Nutrition scientists take a look at cataract prevention

August 09, 2005

Age-related cataract, the world's leading cause of blindness, affects more than 20 million Americans over the age of 40 years. Surgical correction is currently the only known option for intervention, but researchers at the Jean Mayer USDA Human Nutrition Research Center on Aging at Tufts University recently sought, in three different studies, to determine if prevention is possible. Their findings suggest that vitamins and polyunsaturated fatty acids--two categories of nutrients believed to have health benefits--may both affect cataract development, although not necessarily in beneficial ways.

In one study, lead scientist Paul Jacques, DSc, director of the Nutritional Epidemiology Program at the Center, and his colleagues analyzed the diets and examined the eyes of a group of Boston-area women over the course of five years. Among the study participants, who were all members of the larger Nurses' Health Study, women who reported supplementing their diets with vitamin E (a powerful antioxidant) for 10 years or more had significantly less progression of cataract development at the five-year follow-up exam. A similar relative decrease in cataract progression was seen in women who reported higher intakes of two of the B vitamins, riboflavin and thiamin, when compared to women with lower intakes.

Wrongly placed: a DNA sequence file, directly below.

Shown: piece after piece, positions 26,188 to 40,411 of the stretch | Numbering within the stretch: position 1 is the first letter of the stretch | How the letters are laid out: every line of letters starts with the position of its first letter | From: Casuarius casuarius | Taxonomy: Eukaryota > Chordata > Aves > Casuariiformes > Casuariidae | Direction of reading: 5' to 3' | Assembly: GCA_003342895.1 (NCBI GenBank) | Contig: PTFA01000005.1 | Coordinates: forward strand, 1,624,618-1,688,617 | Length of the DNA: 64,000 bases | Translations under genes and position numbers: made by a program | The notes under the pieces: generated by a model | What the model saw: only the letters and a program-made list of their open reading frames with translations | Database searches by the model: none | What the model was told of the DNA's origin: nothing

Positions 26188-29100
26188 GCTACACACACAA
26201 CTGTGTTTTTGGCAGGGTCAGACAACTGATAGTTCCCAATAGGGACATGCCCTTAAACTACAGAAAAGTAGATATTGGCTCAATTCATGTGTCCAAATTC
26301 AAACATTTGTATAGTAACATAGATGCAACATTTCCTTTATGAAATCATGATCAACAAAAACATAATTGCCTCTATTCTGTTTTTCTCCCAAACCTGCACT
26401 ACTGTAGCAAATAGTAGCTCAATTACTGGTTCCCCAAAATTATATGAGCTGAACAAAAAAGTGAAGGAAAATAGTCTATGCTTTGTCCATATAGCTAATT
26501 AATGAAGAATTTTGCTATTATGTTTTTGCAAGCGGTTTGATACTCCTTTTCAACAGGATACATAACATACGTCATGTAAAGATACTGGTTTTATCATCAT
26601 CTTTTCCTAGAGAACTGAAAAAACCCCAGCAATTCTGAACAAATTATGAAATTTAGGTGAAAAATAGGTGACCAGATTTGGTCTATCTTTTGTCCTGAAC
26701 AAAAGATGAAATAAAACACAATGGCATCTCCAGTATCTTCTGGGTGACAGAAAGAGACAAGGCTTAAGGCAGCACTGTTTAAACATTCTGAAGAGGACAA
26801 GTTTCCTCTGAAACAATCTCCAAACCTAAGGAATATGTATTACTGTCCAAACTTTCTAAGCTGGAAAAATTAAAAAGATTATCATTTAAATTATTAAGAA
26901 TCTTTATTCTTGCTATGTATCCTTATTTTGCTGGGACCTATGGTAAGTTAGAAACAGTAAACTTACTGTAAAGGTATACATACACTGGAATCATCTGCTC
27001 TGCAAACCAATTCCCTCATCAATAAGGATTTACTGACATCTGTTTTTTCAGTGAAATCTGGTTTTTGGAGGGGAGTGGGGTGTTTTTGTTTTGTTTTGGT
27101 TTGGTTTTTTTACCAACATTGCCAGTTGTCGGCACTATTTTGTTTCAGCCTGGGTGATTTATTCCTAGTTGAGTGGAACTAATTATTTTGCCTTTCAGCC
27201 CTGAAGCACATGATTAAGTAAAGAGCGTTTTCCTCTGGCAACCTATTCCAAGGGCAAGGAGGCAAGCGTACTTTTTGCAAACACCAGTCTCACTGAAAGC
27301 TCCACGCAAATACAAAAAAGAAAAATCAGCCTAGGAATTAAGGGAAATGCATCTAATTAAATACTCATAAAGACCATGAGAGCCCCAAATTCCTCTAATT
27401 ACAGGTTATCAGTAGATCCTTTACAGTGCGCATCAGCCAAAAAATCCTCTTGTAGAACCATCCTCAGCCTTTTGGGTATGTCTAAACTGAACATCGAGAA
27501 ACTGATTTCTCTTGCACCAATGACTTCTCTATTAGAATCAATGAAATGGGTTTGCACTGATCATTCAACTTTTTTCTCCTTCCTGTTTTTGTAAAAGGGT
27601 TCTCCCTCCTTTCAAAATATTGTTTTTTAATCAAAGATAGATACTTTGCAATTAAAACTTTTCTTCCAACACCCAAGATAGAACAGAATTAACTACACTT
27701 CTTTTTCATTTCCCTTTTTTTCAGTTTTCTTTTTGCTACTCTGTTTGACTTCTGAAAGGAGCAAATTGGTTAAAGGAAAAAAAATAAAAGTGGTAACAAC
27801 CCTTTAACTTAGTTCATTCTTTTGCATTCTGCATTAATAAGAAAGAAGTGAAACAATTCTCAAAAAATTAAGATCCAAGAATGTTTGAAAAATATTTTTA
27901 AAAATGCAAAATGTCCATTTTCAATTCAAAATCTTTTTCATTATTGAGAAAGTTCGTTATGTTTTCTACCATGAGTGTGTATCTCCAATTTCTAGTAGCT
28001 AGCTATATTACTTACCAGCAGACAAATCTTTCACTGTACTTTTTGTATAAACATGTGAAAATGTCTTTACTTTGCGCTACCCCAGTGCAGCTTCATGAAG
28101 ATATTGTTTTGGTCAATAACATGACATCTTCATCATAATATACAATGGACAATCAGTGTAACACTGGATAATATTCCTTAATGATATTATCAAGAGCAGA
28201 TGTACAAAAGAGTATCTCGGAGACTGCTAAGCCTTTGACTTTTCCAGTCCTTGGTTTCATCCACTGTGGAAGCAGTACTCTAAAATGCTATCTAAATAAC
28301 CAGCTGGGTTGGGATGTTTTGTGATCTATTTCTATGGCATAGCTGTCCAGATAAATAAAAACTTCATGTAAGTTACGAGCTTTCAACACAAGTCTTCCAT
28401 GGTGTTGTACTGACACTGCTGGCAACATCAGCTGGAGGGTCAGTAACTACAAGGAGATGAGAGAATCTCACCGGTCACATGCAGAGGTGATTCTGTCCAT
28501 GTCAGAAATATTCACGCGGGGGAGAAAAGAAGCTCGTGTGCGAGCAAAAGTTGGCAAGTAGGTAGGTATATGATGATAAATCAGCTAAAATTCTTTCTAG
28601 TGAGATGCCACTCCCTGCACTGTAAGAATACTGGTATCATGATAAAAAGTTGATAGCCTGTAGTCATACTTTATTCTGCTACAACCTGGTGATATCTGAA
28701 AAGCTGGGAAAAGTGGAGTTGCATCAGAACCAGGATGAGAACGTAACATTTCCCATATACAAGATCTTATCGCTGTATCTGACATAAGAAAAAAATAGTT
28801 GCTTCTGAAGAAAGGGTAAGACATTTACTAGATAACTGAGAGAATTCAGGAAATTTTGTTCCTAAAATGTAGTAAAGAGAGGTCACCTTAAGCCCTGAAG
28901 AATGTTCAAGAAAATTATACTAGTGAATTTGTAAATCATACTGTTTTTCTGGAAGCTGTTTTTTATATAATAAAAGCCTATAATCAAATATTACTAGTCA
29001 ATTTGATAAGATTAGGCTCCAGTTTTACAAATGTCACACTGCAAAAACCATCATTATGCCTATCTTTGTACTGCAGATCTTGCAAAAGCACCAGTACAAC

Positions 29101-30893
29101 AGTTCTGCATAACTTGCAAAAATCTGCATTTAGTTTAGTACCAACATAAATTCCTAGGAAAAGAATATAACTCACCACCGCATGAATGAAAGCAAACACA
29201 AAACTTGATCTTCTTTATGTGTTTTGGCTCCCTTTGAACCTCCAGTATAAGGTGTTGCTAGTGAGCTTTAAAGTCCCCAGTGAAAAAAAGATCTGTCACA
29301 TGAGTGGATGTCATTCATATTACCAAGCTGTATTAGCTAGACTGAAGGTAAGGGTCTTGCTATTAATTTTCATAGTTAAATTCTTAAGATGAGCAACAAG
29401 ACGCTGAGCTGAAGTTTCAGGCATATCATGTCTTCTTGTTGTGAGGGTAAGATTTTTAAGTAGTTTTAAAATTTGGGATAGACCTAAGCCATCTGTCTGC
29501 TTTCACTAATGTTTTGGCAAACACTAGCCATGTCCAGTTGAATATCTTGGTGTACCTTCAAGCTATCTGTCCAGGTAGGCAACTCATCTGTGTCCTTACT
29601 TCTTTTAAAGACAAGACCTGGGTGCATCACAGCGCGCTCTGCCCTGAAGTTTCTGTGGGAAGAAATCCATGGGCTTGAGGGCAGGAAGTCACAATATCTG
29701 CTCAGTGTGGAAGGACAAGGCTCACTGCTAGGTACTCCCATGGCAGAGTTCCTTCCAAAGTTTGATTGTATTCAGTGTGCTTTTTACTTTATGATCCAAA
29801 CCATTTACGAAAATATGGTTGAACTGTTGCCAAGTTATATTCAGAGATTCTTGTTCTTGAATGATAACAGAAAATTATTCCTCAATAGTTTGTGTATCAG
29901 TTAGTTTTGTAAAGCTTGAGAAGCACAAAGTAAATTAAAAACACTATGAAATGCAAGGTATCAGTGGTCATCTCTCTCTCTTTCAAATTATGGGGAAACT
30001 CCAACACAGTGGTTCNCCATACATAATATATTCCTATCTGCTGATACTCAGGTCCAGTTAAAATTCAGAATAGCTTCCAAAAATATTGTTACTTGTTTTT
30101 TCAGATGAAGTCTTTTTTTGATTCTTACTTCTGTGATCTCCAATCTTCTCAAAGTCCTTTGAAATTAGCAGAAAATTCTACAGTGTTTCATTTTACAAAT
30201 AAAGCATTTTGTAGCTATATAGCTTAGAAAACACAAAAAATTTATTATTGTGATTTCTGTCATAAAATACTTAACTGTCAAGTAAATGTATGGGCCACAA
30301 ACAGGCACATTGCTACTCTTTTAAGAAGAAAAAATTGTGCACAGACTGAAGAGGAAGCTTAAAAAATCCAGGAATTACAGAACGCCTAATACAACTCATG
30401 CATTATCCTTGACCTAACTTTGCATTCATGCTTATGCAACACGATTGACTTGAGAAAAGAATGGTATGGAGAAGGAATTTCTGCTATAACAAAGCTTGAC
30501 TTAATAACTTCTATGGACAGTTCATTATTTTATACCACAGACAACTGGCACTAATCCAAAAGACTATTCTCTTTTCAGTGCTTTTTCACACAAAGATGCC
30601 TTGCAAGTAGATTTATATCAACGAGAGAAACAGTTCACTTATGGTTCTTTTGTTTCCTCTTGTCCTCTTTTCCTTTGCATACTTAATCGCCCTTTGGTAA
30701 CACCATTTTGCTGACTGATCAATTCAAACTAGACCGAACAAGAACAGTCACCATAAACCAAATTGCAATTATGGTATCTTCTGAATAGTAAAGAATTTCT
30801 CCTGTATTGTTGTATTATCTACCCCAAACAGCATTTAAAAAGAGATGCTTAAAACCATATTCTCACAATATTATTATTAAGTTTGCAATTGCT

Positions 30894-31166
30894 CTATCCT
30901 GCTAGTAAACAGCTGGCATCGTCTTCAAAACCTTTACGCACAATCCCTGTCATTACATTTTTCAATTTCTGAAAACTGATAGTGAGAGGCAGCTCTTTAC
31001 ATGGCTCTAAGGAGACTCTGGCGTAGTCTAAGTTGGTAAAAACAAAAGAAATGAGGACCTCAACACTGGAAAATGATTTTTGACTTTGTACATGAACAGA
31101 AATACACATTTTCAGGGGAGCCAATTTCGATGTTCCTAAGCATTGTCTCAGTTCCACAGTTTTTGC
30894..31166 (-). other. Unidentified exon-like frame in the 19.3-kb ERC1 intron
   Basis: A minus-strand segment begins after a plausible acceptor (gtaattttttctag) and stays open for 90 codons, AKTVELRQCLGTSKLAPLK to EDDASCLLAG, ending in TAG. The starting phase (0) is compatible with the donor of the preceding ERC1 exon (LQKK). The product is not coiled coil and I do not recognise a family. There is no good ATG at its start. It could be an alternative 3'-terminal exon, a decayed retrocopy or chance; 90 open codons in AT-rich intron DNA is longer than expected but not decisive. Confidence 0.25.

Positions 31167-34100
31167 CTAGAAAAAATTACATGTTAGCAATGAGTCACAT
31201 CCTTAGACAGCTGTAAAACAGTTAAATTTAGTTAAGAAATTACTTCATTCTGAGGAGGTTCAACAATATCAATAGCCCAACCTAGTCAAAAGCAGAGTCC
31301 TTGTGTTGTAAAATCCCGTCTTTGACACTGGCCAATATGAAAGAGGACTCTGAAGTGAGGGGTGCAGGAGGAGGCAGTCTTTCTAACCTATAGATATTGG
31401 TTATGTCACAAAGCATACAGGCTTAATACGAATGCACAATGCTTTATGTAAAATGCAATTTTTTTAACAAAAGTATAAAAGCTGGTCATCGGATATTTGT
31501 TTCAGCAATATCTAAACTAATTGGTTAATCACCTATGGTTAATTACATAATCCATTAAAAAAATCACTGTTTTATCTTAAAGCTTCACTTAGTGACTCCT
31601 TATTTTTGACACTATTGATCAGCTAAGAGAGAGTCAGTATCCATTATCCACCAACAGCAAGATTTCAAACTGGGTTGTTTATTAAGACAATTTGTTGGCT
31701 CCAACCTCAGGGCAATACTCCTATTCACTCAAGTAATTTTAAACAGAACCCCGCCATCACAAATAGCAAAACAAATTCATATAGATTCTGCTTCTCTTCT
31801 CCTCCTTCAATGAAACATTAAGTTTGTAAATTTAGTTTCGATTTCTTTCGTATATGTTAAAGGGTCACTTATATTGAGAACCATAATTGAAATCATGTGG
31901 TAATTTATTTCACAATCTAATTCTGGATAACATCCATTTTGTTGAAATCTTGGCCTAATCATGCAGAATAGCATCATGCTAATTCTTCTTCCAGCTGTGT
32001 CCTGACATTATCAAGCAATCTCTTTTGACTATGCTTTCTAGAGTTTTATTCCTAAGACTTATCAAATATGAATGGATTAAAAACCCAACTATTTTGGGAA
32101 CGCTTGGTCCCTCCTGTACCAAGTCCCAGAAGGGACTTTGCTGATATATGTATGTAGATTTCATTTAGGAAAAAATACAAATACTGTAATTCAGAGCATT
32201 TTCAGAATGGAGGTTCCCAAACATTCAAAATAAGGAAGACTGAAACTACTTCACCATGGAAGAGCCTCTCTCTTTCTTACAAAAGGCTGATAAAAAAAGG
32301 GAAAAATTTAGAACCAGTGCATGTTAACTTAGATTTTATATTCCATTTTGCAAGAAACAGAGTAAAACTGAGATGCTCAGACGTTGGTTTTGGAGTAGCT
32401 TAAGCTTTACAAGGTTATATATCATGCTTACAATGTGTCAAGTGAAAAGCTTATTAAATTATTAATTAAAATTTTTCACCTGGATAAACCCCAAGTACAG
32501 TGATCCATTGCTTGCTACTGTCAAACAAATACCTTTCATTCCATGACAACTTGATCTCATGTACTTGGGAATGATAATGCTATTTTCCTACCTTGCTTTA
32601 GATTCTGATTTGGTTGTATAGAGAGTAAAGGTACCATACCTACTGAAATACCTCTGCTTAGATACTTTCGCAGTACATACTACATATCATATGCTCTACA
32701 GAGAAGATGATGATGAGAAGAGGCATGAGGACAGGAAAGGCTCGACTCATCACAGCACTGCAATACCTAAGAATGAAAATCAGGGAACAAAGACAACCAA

"Our results," says Jacques, who is also a professor at the Friedman School of Nutrition Science and Policy at Tufts, "suggest that vitamin supplementation, particularly long-term use of vitamin E, may slow down cataract development." These results build upon some of Jacques' earlier work. In 2001, while examining the same group of Nurses' Health Study members, Jacques and his colleagues found support for a similar role for vitamin C in the prevention of cataracts.

"On the other hand," says Jacques, "the results were not so clear when we looked at dietary fat." In the same population of women, Jacques and his colleagues found that high dietary intake of either or both an omega-6 polyunsaturated fatty acid (PUFA) found in sunflower, safflower, corn, and soybean oils, and an omega-3 PUFA found in canola, flaxseed, and soybean oils, may increase the risk of developing cataracts in one of the three lens locations examined. The results of this study, which were published in the American Journal of Clinical Nutrition, are not consistent, however, with findings of other studies on the relationship between PUFAs and cataracts. In a study that was recently published in the American Journal of Epidemiology, Jacques and colleagues observed that higher overall fat intake increased the risk of cataract development or progression, while omega-3 fatty acids, in particular the types found in dark-fleshed fish, appeared to contribute to the prevention of cataract formation.

"The results of these studies provide added support for a relationship between nutrient intake and cataracts," says Jacques. However, since there is inconsistency among studies of fat intake and cataracts, he cautions that more research is needed. Jacques adds, "finding ways to delay age-related cataract formation through diet, or even through supplementation, would enhance the quality of life for many older people, but many questions regarding the role of diet in cataract prevention remain unanswered."
-end-